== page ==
These and other features of the subject invention will be better understood in connection with a Detailed Description, in conjunction with the Drawings, of which:
Referring now to
It will be appreciated that foot switch 34 is also used to control camera 10 over line 36 to take the pictures such that any shuttering and exposure for either the film camera or the digital camera is controlled responsive to foot switch 34; or is actuated automatically if desired.
Note in this figure, a monitor 40 is used to display the image from digital camera 10 in
Data transfer from camera to computer is provided over a 12-bit data transfer link indicated by arrow 50. In one embodiment the analog image from the digital camera is analog-to-digital converted into a 12-bit stream that is transmitted over a multi-wire twisted pair cable to the downstream processing associated with computer 42.
With analog transmission of retinal images, the distance illustrated by arrow 52 between the digital camera and the downstream processing is critical. As mentioned hereinbefore, the analog signals can be readily corrupted by electromagnetic interference, magnetic interference, and by AC line noise and the like, which makes an analog transmission system undesirable. However, by using a digital transmission mode in which data in one embodiment is transmitted in parallel to computer 42, the distance between the camera and the follow-on processing is only dependent on the amplification provided by the line drivers.
As mentioned above, the digital transmission mode requires analog-to-digital converters at the camera and the use of differential line drivers as well as drivers for control signals, including the clock signal that is used in the data transfer operation.
Referring now to
The differential quad line drivers are those that have power consumption that is independent of frequency or baud rate. Each of the differential drivers has a differential positive and a negative output that drives the associated twisted pair, with the twisted pair being used to cancel any environment-induced noise.
In one embodiment the frequency-independent differential quad line drivers are available from National Semiconductor as Model DS90C031™, which are described as high data rate drivers having ultra-low power dissipation using low-voltage differential signaling. The driver is a current-mode driver having a balanced current source design that makes the driver current draw frequency-independent. A current mode driver has a high output impedance and supplies a constant current for a range of loads. This driver is also referred to as using Low Voltage Differential Signaling (LVDS) technology.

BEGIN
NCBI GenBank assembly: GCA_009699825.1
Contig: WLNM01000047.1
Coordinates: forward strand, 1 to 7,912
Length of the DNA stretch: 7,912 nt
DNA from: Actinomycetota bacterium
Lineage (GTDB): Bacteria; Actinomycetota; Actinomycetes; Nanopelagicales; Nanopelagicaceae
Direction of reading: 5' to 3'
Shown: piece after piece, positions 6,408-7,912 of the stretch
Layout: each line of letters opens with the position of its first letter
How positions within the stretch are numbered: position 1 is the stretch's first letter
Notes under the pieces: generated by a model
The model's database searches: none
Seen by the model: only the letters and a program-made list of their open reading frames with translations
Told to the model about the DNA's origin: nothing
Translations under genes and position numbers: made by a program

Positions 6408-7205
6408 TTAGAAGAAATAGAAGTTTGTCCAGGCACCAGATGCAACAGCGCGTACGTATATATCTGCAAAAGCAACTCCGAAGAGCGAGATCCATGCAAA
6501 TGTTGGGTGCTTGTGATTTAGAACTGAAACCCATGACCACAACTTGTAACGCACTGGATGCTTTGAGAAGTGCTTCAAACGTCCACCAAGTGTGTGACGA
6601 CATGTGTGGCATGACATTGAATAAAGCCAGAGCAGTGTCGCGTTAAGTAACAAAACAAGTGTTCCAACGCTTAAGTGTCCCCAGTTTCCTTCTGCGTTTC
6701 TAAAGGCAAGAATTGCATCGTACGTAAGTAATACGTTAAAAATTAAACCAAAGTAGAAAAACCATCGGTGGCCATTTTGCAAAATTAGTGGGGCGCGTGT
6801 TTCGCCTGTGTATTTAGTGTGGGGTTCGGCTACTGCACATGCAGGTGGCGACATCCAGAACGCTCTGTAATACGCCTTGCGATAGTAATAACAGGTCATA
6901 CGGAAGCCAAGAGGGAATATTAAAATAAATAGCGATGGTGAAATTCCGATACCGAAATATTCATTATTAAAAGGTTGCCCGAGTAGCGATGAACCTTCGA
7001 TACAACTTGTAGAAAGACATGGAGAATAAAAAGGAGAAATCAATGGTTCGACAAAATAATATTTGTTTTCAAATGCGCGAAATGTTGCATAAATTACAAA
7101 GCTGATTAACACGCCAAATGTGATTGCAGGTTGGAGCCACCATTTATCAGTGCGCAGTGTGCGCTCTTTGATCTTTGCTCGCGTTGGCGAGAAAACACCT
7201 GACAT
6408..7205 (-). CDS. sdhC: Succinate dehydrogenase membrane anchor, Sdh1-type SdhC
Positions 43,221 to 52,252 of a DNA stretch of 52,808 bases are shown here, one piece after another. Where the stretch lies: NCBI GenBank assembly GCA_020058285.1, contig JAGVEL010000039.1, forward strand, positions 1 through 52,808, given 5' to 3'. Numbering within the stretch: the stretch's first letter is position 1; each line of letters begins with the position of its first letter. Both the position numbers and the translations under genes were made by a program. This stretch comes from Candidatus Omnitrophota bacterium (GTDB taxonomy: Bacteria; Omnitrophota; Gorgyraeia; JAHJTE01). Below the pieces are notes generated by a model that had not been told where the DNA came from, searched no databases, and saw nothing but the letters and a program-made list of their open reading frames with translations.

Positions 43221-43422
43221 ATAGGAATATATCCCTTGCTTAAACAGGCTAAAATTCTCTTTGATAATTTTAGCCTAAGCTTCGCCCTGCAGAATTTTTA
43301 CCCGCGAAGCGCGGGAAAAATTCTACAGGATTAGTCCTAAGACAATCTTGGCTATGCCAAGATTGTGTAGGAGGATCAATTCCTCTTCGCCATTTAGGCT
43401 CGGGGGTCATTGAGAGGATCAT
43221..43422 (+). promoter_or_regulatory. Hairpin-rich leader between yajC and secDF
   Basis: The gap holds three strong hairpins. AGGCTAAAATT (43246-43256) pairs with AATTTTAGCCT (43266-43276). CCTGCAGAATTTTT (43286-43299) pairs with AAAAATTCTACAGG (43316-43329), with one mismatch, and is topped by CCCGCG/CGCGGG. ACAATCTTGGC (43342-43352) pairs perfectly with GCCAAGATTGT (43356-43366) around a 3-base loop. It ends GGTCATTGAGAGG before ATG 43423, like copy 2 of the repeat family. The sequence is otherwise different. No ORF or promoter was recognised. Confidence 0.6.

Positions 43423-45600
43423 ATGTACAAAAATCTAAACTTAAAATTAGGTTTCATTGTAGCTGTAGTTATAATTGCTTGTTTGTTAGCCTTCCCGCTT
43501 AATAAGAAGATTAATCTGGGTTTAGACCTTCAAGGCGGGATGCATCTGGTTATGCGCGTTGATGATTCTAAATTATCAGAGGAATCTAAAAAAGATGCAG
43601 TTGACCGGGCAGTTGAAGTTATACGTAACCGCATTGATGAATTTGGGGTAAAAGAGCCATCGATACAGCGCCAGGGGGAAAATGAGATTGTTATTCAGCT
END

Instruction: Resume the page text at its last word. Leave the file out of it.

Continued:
With respect to the clock driver, here illustrated at 68, as part of the subject invention the clock driver is driven with clock pulses only when there is an active data transmission over the line. In one embodiment the clock driver is a differential driver that amplifies the pulses from a free-running clock and only draws power when clock pulses are applied to its input. To this end, a free-running clock 69 is coupled to a switch 70 controlled by an elongated framing pulse from the camera sensed by detector 72. When the detected framing pulse is high indicating an active transmission, switch 70 gates the clock pulses to the clock driver that drives a twisted pair line. This twisted pair line is in turn coupled to a receiver 74.
Thus clock pulses are coupled to the clock driver only during the transmission of a frame of image information. The result is that even when operating in the voltage mode, the average current draw is minimized when using this intermittent clock driver. The net sum is that with such an intermittent clock driver, one minimizes heat and haze such that, as mentioned hereinbefore, the overall current consumption for the drive circuitry is reduced.
What will be seen is that through the use of drivers whose ultra-low current draw is frequency-independent and by interrupting the clock driver and gating it on only when required to transmit active data, the overall average current consumption of the circuits that are used to transmit the digital data stream from the retinal camera to follow-on processing can be minimized to the point of dramatically reducing or completely eliminating haze in the retinal images.
While the present invention has been described in connection with the preferred embodiments of the various figures, it is to be understood that other similar embodiments may be used or modifications or additions may be made to the described embodiment for performing the same function of the present invention without deviating therefrom. Therefore, the present invention should not be limited to any single embodiment, but rather construed in breadth and scope in accordance with the recitation of the appended claims.